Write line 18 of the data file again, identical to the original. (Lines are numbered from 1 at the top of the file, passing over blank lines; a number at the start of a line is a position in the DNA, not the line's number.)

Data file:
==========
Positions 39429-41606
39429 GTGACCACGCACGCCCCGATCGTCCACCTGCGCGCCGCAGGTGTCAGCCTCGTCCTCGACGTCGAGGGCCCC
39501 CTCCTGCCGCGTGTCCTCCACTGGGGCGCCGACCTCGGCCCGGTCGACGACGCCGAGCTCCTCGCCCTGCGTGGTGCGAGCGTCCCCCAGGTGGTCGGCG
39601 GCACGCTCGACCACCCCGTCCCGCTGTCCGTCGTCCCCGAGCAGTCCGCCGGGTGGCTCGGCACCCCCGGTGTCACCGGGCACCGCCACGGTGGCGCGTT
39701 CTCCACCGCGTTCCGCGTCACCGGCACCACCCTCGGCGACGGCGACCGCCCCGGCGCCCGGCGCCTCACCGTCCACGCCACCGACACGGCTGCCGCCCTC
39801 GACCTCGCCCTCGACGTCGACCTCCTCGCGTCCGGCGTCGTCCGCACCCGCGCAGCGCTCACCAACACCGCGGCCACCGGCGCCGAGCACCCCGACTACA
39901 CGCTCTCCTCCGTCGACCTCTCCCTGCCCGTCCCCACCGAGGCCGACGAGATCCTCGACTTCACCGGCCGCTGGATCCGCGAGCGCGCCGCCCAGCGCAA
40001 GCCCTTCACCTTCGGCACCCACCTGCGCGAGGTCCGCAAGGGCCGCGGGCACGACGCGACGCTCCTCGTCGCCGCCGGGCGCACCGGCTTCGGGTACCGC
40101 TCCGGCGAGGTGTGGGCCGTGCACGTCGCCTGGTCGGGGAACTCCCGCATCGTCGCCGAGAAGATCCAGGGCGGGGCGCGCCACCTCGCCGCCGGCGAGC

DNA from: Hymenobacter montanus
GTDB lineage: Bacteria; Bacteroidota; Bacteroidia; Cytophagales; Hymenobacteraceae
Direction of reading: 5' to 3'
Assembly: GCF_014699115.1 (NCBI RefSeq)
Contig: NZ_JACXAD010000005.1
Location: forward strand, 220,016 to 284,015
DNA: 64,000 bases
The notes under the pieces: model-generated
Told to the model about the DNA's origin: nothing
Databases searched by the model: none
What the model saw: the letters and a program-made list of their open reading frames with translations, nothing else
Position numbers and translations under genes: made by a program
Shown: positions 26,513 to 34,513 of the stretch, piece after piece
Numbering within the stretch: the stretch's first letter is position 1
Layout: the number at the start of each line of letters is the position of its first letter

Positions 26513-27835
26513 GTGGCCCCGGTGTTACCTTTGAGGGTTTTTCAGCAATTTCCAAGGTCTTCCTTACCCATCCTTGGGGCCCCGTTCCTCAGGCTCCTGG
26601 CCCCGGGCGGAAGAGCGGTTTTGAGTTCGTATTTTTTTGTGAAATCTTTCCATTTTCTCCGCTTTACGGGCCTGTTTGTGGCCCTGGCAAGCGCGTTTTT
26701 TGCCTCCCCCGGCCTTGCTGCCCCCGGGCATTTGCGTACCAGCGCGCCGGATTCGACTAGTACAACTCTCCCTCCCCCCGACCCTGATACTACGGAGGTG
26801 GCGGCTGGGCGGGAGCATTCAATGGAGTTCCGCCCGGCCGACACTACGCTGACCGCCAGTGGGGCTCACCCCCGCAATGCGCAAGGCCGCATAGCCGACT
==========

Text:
Told to the model about the DNA's origin: nothing